Free Books for Your Classroom: Shakespeare, Austen, Dickens, and More

Schools around the world face similar issues and a major one for many institutions is funding. This is something that I have come up against numerous times, and you probably have, too. Maybe you’ve thought up some brilliant unit on Shakespeare and discovered that your school doesn’t have enough copies of whatever play you’ve chosen to go around or your English language section is just not large enough to satisfy your best readers and there’s nothing you can do—or is there?

Well, Project Gutenburg is here to save the day with more than 42,000 ebooks to choose from. Everything is free in the United States (residents of other countries are urged to check with their countries’ copyright laws before downloading material) and many texts come with multiple formats so while your students could read directly on their computers using Adobe Digital Solutions or other free software, they could also download versions compatible with their Kindles, Nooks, iPads, and other digital devices. This might not be the same as your grandmother’s English class but it definitely opens up a world of possibilities for schools with limited library resources or budgets.

It all sounds amazing, but I should warn you that you won’t find everything you’re looking for. These books are usually older and they are offered for free because their copyrights have expired. Searches for Harry Potter and the Hunger Games trilogy did not pull up the books I was wanted, but material by William Shakespeare, Jane Austen, and Charles Dickens were all well represented.

To support the site, consider making a donation or even volunteering. Volunteers help in a number of ways including proofreading and creating audio books; the information for volunteering is at the bottom of the home page. I hope this can be of use to you and your students this school year. Good luck and happy reading!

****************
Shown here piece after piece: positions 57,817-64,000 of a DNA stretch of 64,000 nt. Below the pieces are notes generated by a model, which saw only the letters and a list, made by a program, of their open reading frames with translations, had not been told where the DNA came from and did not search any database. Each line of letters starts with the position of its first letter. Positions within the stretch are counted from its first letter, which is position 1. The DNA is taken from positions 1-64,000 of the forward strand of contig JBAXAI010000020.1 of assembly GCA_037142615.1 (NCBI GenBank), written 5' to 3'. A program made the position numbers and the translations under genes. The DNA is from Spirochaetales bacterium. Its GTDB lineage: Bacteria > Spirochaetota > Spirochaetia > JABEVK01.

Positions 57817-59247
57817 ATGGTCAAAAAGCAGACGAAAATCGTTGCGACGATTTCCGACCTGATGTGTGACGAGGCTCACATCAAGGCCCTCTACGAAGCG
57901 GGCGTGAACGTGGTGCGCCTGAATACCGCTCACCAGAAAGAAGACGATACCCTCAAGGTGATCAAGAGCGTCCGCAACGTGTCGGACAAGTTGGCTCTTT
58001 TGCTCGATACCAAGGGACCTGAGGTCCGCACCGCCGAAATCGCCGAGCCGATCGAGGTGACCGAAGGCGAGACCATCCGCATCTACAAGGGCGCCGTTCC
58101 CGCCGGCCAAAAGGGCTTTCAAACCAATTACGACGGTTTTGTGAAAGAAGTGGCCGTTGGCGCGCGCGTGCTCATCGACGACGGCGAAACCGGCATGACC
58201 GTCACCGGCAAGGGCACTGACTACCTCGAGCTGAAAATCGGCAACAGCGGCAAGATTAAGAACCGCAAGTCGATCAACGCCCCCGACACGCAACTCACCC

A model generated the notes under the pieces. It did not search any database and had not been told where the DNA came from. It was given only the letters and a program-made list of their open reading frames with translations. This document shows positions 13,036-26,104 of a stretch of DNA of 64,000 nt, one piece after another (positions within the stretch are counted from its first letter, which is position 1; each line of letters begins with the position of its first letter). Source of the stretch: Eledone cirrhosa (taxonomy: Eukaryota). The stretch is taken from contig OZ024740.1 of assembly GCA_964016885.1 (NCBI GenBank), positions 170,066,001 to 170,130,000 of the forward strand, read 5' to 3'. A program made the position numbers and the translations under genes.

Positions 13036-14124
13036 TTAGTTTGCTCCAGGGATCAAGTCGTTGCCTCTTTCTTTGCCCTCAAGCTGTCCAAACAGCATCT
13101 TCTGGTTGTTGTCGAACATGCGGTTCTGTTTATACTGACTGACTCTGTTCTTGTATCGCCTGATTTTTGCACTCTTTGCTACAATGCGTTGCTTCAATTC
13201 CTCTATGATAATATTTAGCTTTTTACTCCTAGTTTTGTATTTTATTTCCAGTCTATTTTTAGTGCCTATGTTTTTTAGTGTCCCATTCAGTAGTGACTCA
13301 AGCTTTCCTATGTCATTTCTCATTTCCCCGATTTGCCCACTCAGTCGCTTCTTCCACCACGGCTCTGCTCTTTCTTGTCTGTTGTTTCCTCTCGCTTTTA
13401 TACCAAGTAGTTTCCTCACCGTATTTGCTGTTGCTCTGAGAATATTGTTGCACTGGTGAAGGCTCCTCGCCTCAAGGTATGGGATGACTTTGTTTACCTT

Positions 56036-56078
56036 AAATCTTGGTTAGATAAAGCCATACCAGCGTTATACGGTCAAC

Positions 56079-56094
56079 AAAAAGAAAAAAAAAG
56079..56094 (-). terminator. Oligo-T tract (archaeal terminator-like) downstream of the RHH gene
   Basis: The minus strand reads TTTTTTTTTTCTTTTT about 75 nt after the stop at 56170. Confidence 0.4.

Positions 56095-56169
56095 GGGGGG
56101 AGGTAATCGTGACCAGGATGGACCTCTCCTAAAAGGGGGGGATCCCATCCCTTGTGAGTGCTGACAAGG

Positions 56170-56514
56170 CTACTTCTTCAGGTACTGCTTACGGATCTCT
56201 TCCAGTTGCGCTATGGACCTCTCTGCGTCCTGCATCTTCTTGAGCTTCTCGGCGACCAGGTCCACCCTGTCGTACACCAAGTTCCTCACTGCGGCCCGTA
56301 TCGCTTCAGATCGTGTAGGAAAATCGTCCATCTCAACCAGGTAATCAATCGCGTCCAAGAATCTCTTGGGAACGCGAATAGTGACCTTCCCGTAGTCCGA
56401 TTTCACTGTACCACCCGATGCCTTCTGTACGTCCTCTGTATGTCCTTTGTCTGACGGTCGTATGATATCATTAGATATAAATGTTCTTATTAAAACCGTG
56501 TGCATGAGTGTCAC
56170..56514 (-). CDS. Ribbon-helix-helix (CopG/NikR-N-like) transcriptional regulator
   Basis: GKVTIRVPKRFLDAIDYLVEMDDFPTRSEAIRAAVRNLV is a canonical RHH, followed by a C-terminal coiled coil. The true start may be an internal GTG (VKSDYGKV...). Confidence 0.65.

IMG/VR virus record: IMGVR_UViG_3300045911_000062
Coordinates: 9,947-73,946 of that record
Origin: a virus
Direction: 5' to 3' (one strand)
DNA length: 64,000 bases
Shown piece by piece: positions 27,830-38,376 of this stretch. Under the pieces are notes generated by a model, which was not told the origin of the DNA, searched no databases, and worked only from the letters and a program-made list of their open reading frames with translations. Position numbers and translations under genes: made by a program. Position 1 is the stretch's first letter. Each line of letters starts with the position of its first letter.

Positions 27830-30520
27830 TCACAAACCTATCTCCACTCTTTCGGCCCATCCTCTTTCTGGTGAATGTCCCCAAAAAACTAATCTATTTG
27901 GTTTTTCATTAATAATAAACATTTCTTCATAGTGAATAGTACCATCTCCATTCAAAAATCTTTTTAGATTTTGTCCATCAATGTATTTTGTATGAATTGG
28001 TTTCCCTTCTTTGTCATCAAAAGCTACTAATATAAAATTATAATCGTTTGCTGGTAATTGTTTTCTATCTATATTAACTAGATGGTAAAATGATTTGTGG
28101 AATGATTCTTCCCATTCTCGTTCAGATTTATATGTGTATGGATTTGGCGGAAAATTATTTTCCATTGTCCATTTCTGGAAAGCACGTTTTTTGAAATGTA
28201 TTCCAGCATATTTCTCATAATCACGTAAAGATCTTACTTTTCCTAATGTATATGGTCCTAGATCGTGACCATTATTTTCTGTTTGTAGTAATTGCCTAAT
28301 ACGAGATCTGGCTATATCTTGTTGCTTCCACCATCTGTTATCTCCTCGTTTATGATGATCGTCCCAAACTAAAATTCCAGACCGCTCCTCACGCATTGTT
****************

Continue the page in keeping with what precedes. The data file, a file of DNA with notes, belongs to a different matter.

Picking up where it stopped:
About Tara Arntsen

Tara Arntsen
Tara Arntsen recently completed her Master's degree in Teaching-TESOL at the University of Southern California. She currently teaches in the Intensive English Program at Northern State University in Aberdeen, South Dakota. She has taught ESOL in China, Japan, and Cambodia as well as online. Her primary interests are communicative teaching methods and the use of technology in education.
This entry was posted in TESOL Blog and tagged , , , , . Bookmark the permalink.

2 Responses to Free Books for Your Classroom: Shakespeare, Austen, Dickens, and More

  1. Mohammad Jamir Haider Babla, Chitttagong, Bangladesh. says:

    All great books are absolutely free!
    I have never found such a website containing free books of all categories. I have already found the greatest classics of the world. It might be one of the greatest virtual libraries in the world. This site is a lighthouse for the interested readers and creative teachers all around the world.
    In countries like Bangladesh, this virtual library will be of great use. Thanks

    • Tara Arntsen Tara Arntsen says:

      I was amazed when I found the site too, Mohammad! Honestly, I will use it more for myself than for my students because there are a ton of classics I haven’t read yet but there are also some texts that I think students would enjoy as well. As I search for books to use with my advanced reading class, I am finding that a lot of them are period pieces with older English which may be too difficult for lower level ESOL students but with enough searching, you’ll probably find something for every level. I’d be interested in knowing what you choose in the end. The website does have a note about copyright issues so I would just be sure that there are no problems with using these texts in Bangladesh before you share them with students. At any rate, I completely agree that a virtual library like this one has a lot of potential.

Leave a Reply

Your email address will not be published. Required fields are marked *

You may use these HTML tags and attributes: <a href="" title=""> <abbr title=""> <acronym title=""> <b> <blockquote cite=""> <cite> <code> <del datetime=""> <em> <i> <q cite=""> <strike> <strong>